But late in the night around 10pm the next day, Ikilima visited Sadiya’s house. “I asked her who she was and she explained that she was the visitor who met us at my neighbour’s house alongside Hanne the previous day,” she recalled. “Did Hanne follow you?,” Sadiya remembered asking the lady, who answered no, saying she visited the next door house before subsequently decided to say hello to Sadiya.

As soon as they settled inside Sadiya’s room, Ikilima yanked Khadijah from her mother and began to play with her. When the baby started crying intensely, Ikilima asked if she was sick and the mother told her of the child’s health condition since she was born 38 days earlier. “She is having stomach ache,” she told her visitor.

About thirty minutes after, Ikilima left. But early in the morning the next day, she returned to the house, according to Sadiya. “She met me and my younger sister, Auta, chatting. We greeted and she asked me if I slept the previous night. My sister became curious and asked what could have deprived me of sleep and I explained to her how sick Khadijah had been. I also turned to Ikilima, who had already wrapped Khadijah in her arms and said: ‘I managed to sleep because she was treated at the chemist.’ On hearing that, she expressed surprise how I got out late night after she had left,” said Sadiya.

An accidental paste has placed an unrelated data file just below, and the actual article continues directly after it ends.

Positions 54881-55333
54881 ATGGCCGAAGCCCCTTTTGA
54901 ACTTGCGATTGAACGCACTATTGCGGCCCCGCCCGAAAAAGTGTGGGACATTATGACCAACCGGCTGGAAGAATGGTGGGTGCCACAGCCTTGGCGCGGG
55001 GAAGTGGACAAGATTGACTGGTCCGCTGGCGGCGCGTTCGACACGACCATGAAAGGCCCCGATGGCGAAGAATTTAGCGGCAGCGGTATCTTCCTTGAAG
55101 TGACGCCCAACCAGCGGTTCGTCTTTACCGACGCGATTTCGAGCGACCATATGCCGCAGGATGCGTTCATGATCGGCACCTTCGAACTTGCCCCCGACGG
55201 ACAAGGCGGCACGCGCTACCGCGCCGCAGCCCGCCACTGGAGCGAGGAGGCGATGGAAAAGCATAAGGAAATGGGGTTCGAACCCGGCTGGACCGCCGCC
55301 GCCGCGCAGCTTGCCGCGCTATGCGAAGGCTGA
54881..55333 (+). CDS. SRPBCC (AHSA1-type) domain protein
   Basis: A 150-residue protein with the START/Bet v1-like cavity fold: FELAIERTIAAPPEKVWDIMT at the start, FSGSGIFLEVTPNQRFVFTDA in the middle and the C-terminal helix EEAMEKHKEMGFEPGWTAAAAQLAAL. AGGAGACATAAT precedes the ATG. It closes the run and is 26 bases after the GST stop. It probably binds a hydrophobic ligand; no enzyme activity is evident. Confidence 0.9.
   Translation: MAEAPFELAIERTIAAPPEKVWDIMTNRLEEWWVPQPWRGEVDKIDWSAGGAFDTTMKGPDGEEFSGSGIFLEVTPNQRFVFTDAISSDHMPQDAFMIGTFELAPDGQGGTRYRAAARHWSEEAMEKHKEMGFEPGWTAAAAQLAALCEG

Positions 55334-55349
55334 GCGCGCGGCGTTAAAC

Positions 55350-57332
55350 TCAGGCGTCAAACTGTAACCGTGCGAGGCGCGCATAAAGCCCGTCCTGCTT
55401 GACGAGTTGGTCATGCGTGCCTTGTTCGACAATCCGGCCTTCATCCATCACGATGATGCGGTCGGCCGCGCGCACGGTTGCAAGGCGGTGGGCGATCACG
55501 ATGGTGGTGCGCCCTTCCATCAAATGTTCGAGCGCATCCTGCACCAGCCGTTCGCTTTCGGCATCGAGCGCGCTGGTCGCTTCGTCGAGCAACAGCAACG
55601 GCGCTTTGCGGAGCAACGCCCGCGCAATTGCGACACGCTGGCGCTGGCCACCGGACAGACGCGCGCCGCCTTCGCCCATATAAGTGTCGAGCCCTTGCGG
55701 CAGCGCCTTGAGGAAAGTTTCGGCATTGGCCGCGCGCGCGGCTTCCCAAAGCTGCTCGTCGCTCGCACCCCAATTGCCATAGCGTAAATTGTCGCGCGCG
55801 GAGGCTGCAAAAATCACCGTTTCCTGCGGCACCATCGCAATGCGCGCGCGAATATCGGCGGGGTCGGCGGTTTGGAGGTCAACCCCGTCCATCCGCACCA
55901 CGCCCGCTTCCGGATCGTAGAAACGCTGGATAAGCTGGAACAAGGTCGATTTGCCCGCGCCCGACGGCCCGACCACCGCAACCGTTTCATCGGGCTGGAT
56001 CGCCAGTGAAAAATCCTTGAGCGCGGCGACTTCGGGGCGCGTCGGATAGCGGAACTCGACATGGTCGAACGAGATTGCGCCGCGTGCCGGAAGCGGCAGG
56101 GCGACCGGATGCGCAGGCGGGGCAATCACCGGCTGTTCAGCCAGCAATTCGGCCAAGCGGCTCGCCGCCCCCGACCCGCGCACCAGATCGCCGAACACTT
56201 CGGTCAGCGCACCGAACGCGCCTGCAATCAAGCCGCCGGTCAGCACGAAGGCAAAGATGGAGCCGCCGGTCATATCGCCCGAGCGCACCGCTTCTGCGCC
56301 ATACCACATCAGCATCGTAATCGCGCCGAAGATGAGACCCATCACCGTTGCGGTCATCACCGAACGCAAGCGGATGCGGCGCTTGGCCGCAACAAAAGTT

“She then told us that she wanted to buy recharge cards and asked where she could get them. After directing her to the place, she proposed to go with my daughter. ‘Has she been taken out before? Please, let me take her out today,’ she said.”

Once they were out, Auta and I equally went into my neighbour’s house. But even before we sat down, I pointed out to my sister that I was not comfortable with my daughter in the hands of a stranger. My sister queried me for allowing someone I didn’t know come that close to the baby. But I explained that she was not a total stranger, that she was Hanne’s niece. So she became calm and said there will be no problem then.”

But after a while, Auta gave the whole idea a second thought and said it was still risky. It was at that moment that Sadiya sent Auta and her neighbour’s children to go after Ikilima and the baby. On inquiring at the recharge card sales point, they were told that nobody with such a description was ever seen that day, not even one carrying a baby.

The unknown